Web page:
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In a world where inclusion, representation, visibility, and diversity matter, finding balance in the workplace is often a long and winding road. Even after a company builds a workforce that represents the world around it, employee support remains as important as ever. Creating an employee resource group (ERG) is an effective way to bring like-minded employees together for the opportunity to lift their voices and inspire meaningful change.

These groups can center around any number of populations, but one of the most common is a women's resource group. While the group might center around one subset of the company, there's no question that a holistic and inspiring ERG is a positive force for every single employee.

In 2019, a group of women at NBF started Thrive, an employee resource group created to uplift women's voices in business and leadership. Its mission is simple—to create an inclusive environment where women and NBF Thrive. To thrive means to prosper, flourish, and grow, and that's what this group has done within the company.

"Creating an inclusive environment allows people to be seen and heard, and that really empowers them to do their best."

Thrive’s reach within NBF has gone far beyond women in the workplace. In a short time, the group has hosted numerous events that are inclusive to the entire company. Most recently, they led multiple guided meditation sessions to practice calm in the workplace, a mood board creation event to inspire creativity, an #IAmRemarkable workshop to welcome critical thinking about self-motivation and promotion, and numerous other thought-provoking events. In the future, Thrive will host a monthly roundtable discussion and serve as the facilitator of our Working Moms Day event.

We've seen the positive impact of our ERG on our entire organization. While it's taken a lot of work, the benefits are invaluable. But this journey had to start somewhere.—no matter where you are or what you do, you can become an agent for change and start your own ERG with relative ease. 

"It's important to have groups like this because it creates a culture where voices are heard."

Any ERG can start with a simple question—does this interest you? At NBF, it began with a big idea. After thinking about who might be interested, an employee went around the office and asked that simple question. Even with such a bold and bright idea, getting started is simple.

Next? Schedule a meeting. After you've found the collective need to form the ERG, bring interested parties together to discuss what this new organization can look like. Consider the structure you'd like to follow—will you have a leadership team that guides the broader group, or will this become more of a free-form, come-as-you-wish team?

For Thrive, the group adopted a traditional board structure. The executive board has defined roles that align with its members’ skills, strengths, and values. This group is a cross-section of the company as a whole, comprised of employees across many departments, positions, and leadership roles. It was important to create a level playing field where everybody felt represented and accepted.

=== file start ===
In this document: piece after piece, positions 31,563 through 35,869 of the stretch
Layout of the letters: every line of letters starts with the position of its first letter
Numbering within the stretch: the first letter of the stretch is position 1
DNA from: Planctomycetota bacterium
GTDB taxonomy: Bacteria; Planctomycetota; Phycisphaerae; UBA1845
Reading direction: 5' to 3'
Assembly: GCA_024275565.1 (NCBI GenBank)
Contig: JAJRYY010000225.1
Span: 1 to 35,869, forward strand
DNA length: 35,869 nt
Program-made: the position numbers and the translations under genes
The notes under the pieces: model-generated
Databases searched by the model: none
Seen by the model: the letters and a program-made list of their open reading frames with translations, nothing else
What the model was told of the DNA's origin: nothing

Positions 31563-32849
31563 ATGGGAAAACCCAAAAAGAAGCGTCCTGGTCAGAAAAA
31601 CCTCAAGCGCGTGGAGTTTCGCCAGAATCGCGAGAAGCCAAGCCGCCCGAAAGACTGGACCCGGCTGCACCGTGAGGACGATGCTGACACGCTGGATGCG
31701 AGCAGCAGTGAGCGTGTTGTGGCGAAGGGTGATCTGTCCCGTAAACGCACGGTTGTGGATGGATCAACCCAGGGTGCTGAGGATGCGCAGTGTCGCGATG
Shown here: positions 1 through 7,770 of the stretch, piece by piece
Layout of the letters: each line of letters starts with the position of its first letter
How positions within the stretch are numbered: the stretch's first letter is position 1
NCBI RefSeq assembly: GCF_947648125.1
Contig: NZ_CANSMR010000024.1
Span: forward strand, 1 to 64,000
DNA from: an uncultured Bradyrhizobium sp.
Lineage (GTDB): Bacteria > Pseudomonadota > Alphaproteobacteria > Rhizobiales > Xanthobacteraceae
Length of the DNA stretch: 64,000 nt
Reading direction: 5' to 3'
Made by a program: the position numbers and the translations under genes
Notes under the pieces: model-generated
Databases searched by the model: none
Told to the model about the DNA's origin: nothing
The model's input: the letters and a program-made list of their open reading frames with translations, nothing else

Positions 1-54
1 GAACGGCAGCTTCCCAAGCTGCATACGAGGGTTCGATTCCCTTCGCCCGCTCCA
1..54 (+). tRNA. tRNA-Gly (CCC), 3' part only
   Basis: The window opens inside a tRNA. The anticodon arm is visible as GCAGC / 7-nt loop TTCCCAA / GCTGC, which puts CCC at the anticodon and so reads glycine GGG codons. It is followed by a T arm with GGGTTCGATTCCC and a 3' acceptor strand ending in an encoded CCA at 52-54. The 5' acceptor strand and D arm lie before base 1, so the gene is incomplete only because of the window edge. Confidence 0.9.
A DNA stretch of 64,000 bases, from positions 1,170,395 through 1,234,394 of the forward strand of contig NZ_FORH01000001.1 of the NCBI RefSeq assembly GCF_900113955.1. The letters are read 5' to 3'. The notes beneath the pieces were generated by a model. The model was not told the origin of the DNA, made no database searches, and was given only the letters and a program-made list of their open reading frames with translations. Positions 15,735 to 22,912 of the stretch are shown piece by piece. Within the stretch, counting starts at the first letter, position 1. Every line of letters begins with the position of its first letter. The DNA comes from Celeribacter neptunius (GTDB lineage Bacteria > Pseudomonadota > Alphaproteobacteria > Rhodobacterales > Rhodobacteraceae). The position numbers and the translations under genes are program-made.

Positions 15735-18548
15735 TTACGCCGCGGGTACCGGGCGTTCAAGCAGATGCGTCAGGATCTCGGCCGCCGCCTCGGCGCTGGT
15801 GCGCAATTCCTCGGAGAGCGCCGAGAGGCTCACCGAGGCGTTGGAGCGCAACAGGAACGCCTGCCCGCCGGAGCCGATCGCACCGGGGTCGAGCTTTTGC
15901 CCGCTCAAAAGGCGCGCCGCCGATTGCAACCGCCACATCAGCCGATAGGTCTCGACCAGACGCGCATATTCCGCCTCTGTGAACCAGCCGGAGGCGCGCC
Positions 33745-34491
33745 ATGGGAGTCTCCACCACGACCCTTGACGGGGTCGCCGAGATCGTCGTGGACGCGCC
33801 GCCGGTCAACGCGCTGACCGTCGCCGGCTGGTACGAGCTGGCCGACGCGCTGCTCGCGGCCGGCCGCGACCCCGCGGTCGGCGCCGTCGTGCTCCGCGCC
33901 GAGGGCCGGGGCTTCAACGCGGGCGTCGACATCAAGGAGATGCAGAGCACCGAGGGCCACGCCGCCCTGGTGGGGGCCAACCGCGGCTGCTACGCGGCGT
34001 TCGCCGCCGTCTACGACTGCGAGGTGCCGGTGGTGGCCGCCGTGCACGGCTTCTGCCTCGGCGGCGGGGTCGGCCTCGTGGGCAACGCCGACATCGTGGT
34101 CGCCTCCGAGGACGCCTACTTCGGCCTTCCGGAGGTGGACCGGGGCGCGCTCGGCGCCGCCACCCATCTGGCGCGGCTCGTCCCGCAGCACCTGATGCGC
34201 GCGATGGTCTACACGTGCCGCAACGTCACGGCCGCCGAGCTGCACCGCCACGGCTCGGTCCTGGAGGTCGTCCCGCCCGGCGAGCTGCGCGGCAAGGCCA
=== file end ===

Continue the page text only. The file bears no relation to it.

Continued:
"There is an opportunity for us to come together and share conversations, discussions, and workshops that help highlight the importance of female leadership within the business world."

Make sure that management is in the loop throughout this process. You'd be surprised by the support that human resources and senior leadership may be able to provide. ERGs are a sign of an emotionally healthy, progressively-minded organization. While these are often grassroots organizations, their missions are always bolstered by support from all sides. Arrange an audience between representatives of the ERG and management to show them how this group will be an invaluable resource for the company as a whole.

"This was an employee-driven initiative, not something that came from the top down. This was something that was supported by our leaders and supported by HR, but it was completely driven by the employees."

Development is a natural part of any ERG, and this phase continues as the organization flourishes. At the onset, think about what tenets are most important to your organization and greater business. Create a purpose-driven mission statement that you can model your group around, envisioning the greater impact that you can have. Thrive centers itself around 3 core pillars: education (unconscious bias, financial literacy), development (mentorship, advocacy), and community outreach (partnerships, sponsorships). A board member heads each of these initiatives, building and scheduling events that support these core values.

Just as development never stops, communication will remain continuous. Announce the group to the company and invite others to participate in whatever capacity is necessary. Whether you're announcing the next big event, keeping the workforce informed about your progress, or touching base with like-minded individuals, openness and awareness can only further the reach and success of your ERG.

No matter what, keep Thriving. What started with a simple question has turned into a meaningful movement at NBF, and we couldn't be more thankful for the empowerment that Thrive has provided for every one of our employees. No matter what shape your employee resource group takes, the strength to start a holistic and healthy employee wellness movement is invaluable, and everybody will enjoy the impact.



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